Cheddar Gorge has now reopened to traffic – just days after the road was badly damaged by severe weather and flooding.
The B3135 through the Gorge was first closed on Sunday afternoon when water, mud and rock began to pour off neighbouring land, turning the road into a river and making it unsafe for vehicles.
This continued to worsen on Monday and left the highway partially buried under a considerable amount of debris.
Somerset County Council’s highways teams were on the scene as soon as possible on Tuesday and used JCBs to clear the road so a full inspection could take place. Sedgemoor District Council also assisted by providing a road sweeper.
This identified a significant void under the road near Horseshoe Bend where the floodwater had literally undercut the road by up to two metres. Teams were deployed to excavate the road, fill the hole with rock and then rebuild and re-tarmac the road surface so it could reopen.
Cllr David Fothergill, Somerset County Council’s Cabinet Member for Highways, said: “The dramatic photos of Cheddar Gorge earlier this week show the devastating power of nature which literally washed away part of the road.The fact that our highways team have been able to react so quickly and repair the road should not take away from the scale of the job. This was significant damage and it’s testament to the hard work and skill of the team that we’ve been able to fix this and reopen the road in such a short space of time. I’d also like to thank the local caving community who did a fantastic job clearing a sinkhole above the Gorge so the water could flow underground as it should, rather than down the road. Without their efforts, the damage could have been far worse.”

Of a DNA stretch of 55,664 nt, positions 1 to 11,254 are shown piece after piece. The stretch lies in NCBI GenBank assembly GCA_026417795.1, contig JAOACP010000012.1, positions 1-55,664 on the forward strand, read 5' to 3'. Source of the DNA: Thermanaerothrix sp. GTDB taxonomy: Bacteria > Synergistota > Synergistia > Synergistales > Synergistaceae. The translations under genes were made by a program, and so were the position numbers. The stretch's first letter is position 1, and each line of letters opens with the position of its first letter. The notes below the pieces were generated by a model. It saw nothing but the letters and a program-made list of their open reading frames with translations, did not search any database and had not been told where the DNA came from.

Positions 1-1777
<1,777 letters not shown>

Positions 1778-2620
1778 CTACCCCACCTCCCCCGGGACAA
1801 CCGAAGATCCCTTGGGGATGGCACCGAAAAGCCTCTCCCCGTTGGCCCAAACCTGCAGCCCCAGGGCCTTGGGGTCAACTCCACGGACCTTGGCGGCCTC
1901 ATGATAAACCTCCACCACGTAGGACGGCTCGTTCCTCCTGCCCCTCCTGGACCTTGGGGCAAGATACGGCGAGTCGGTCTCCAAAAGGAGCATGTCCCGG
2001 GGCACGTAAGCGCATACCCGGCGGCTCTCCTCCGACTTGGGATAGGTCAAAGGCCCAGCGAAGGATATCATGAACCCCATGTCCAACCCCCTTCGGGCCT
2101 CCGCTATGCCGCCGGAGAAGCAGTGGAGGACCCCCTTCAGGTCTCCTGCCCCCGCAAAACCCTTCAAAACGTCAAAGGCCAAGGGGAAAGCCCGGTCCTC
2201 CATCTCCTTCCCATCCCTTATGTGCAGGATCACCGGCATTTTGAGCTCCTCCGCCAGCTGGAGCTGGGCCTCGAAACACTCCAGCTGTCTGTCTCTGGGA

The scale of the flooding issue at Cheddar Gorge is described in our earlier article. The main sink was clear on Saturday but became completely overwhelmed by the amount of rainwater on Sunday and Monday. Ali Moody, one of the Longwood Valley Sink diggers and Neil Watson and James Ozolins from Somerset Wildlife Trust were on the scene as soon as it was safe on Tuesday and cleared the sink to allow the floodwater to return underground. The grill was cleared again the following day as more debris had washed down the stream.
The road closure at Cheddar was just one of the many incidents dealt with by Somerset County Council’s highways teams this week as the county was battered by severe wet and windy weather.
With more than 500 calls in 48 hours, many roads were affected and the public were kept informed with regular updates via @TravelSomerset on Twitter and on their dedicated bad weather page.
Correspondent: Linda Wilson, with thanks to Somerset County Council for their update.